Cast: Schmidt (Jonah Hill), Jenko (Channing Tatum), Captain Dickson (Ice Cube), Zook (Wyatt Russell), Maya (Amber Stevens), Mercedes (Jillian Bell), Ghost (Peter Stormare)
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“So… um… the guys who made Cloudy with a Chance of Meatballs are going to turn a TV crime drama into a big-screen comedy starring Jonah Hill and some random beefcake-looking guy?” Those were my thoughts when I first heard about the plans for 21 Jump Street. At that point, Channing Tatum had done precisely nothing to make me think he could actually be a decent actor, much less a funny one. But he proved everyone wrong in 2012 with both 21 Jump Street and Magic Mike, and that crazy adaptation I’d been so skeptical about ended up being one of the only movies I watched more than once that year.
I loved 21 Jump Street, but had braced myself for the sequel to be a disappointment. Because we all know that’s what sequels usually are. Instead, the whole team—including returning directors Phil Lord and Christopher Miller (riding a high from The LEGO Movie earlier this year) and returning screenwriter Michael Bacall (joined by Oren Uziel and Rodney Rothman)—were able to up their game under the guise of doing “exactly the same thing.”
After a genius “Previously on…” segment reminds us what happened last time around, we’re reunited with agents Schmidt (Hill) and Jenko (Tatum) just in time to watch them fail miserably at catching a group of suspected drug dealers. Their higher-ups realize this duo needs to do exactly what they did before in order to be successful. Following a not-at-all-subtle riff on the suckiness of sequels, they’re returned to Captain Dickson’s (Ice Cube) team, where they’ll go back to sniffing out the supplier of a new deadly drug. Only this time it’s at college instead of high school, because no one’s getting any younger.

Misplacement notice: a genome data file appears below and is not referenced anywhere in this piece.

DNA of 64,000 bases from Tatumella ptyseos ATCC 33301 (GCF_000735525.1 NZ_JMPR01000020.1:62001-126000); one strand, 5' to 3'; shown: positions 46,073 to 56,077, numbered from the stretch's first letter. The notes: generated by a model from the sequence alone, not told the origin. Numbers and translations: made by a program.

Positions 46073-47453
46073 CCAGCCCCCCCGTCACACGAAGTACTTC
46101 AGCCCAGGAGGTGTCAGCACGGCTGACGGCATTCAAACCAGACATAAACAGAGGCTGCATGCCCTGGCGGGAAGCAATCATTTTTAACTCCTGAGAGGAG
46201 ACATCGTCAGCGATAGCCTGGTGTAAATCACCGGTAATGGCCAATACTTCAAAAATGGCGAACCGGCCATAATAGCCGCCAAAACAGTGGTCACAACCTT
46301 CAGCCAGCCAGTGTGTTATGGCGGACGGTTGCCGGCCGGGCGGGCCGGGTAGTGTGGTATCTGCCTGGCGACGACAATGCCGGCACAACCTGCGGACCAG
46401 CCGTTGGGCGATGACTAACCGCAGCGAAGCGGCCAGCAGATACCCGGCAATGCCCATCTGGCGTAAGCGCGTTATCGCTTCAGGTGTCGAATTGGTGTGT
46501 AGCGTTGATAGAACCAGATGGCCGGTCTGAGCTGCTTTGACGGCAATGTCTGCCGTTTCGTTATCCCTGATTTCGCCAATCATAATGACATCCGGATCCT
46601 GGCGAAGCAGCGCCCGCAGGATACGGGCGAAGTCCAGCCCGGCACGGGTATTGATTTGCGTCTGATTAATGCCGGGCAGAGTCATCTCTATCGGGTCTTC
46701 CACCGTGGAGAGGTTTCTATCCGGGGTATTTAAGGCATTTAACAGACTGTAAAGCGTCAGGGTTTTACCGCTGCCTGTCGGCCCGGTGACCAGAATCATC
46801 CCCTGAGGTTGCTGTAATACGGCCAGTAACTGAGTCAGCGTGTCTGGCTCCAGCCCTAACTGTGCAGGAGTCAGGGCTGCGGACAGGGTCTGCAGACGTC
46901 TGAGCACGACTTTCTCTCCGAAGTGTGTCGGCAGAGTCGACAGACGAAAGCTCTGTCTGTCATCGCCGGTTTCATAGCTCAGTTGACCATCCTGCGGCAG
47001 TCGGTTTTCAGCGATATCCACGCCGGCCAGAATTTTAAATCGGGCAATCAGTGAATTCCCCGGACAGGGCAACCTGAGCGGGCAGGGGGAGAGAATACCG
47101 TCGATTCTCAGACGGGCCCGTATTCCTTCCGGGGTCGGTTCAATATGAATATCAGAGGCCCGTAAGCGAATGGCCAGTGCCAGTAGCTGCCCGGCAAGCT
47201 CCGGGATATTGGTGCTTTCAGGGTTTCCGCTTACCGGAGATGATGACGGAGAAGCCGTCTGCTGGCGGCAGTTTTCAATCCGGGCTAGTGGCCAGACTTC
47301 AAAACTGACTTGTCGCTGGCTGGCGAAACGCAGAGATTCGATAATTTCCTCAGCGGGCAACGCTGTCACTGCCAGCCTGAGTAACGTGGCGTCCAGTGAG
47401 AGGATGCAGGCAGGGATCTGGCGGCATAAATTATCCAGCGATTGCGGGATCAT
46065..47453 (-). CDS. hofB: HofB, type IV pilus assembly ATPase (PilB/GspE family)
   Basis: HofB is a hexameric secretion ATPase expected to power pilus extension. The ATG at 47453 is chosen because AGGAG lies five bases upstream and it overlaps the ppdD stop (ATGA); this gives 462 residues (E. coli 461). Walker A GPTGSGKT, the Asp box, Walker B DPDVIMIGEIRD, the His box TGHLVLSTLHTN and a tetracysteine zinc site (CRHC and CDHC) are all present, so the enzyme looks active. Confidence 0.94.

Schmidt and Jenko have their bromance put to the test once again when Jenko is immediately taken in by a frat guy/fellow footballer called Zook (Goldie Hawn and Kurt Russell’s son Wyatt, though you could’ve told me he was a younger Wilson brother and I’d have believed you). Schmidt recedes to the outskirts of social life on campus, falling in with a slam-poetry crowd that includes Maya (Amber Stevens), who soon becomes his romantic interest. The partners find themselves going their separate ways in the investigation, and this time it’s Jenko who may have grown too connected to his cover identity.
Yeah, it sounds like the same ol’ same old… but it’s not. There is so much about 22 Jump Street that I respect. While it may not be hard to come up with a funny rant against sequels, it’s much tougher to pull off a consistent injection of smart, hilarious and completely random cinematic references throughout the course of a nearly two-hour-long film. Everything from Annie Hall to Bad Boys to White House Down gets a nod, on top of nudge-and-wink shout-outs to Benny Hill, Cate Blanchett, and Dora the Explorer. Even Ice Cube (with a much bigger role as the perpetually pissed-off Dickson) gets a ribbing, though one of my favorite gags has to do with a particularly overused plot device.
These little touches are what make the movie worthy of at least one viewing. As are the supporting-cast performances, with standouts being Maya’s very angry roommate (Jillian Bell) who’s suspicious of Schmidt from the beginning, and the freakishly in-sync twins across the hall (played by the Lucas Brothers). Even the end credits alone are funnier than most feature-length comedies I’ve seen over the past year.
I won’t go so far as to say that 22 Jump Street is better than its predecessor, though. What gave 21 Jump Street the edge was not only its “newness” and the surprise factor of it actually being a really funny movie that no one saw coming, but also a supporting cast that had a lot more to do than their counterparts in the sequel. Dave Franco and Brie Larson in particular, but even Rob Riggle and Ellie Kemper made strong, lasting impressions.
The bottom line: Despite an abundance of “lazy sequel” jokes in the film, no one took the easy way out in 22 Jump Street. It might have a little less heart than the original, but it’s every bit as clever and funny.
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